Android filesystem and inodes
I have recently learned about Unix inodes and their purpose. In particular, I learned that an.inode is unique across a filesystem.
My question is: if a user inserts a Micro SD card into their Android device, does that card become part of the existing filesystem or does it become a separate filesystem?
or, to put it another way: can inodes be duplicated across the internal and external storages?
Many thanks, P
Micro SD cards usually use FAT32, a file system which store no inodes. The Linux kernel is creating a random inode number that is different from other ones when a new file is accessed.
On a FAT32 file system, a pathname is enough to uniquely identify a file, unlike with other file systems where a file can have any number of pathnames including none at all.
These FAT32 fake inode numbers are dropped:
- when the file system is unmounted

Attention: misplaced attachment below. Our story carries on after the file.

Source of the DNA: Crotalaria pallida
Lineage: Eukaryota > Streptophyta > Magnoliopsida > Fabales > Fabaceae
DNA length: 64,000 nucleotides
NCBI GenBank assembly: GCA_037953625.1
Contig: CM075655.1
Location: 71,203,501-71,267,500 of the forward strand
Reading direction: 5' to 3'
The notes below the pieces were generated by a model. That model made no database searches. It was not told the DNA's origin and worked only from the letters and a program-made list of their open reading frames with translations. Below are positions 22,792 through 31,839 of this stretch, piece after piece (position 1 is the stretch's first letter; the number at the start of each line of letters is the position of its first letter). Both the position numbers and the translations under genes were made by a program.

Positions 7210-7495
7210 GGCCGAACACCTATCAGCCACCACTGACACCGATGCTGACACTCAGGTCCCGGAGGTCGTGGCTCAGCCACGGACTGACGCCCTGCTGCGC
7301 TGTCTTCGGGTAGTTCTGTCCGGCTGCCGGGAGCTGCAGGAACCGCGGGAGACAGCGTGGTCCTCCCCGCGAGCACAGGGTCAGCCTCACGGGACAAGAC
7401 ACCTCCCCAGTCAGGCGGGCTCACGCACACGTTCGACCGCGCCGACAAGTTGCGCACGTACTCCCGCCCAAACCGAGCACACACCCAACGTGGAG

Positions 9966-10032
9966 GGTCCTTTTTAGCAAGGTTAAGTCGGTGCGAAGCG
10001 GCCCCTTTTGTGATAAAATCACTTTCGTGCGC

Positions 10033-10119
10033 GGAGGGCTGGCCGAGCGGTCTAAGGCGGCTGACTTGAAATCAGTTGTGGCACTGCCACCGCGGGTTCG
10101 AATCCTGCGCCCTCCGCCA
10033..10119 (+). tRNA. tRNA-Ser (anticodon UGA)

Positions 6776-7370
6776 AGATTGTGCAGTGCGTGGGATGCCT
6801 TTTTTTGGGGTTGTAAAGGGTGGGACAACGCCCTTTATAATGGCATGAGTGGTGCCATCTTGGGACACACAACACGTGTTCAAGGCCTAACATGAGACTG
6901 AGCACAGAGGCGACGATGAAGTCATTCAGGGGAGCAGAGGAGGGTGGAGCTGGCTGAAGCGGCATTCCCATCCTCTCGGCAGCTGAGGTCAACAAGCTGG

- when the OS reboots
- when the fixed size cache where they are stored is full
Should you want a reliable way to identify files on FAT32, don't use their inodes.
I would suggest to use a hash of their pathname, combined with their size if you want to be really sure to avoid collision.
It's a separate filesystem. So yes, a file on the internal storage can have the same inode number as a file on the external storage, even though they are distinct files.
In case your real question is how to uniquely identify a file, you need both the inode number and the device id number. Both can be retrieved with the *stat() family syscalls, specifically the st_dev and st_ino fields of the stat struct.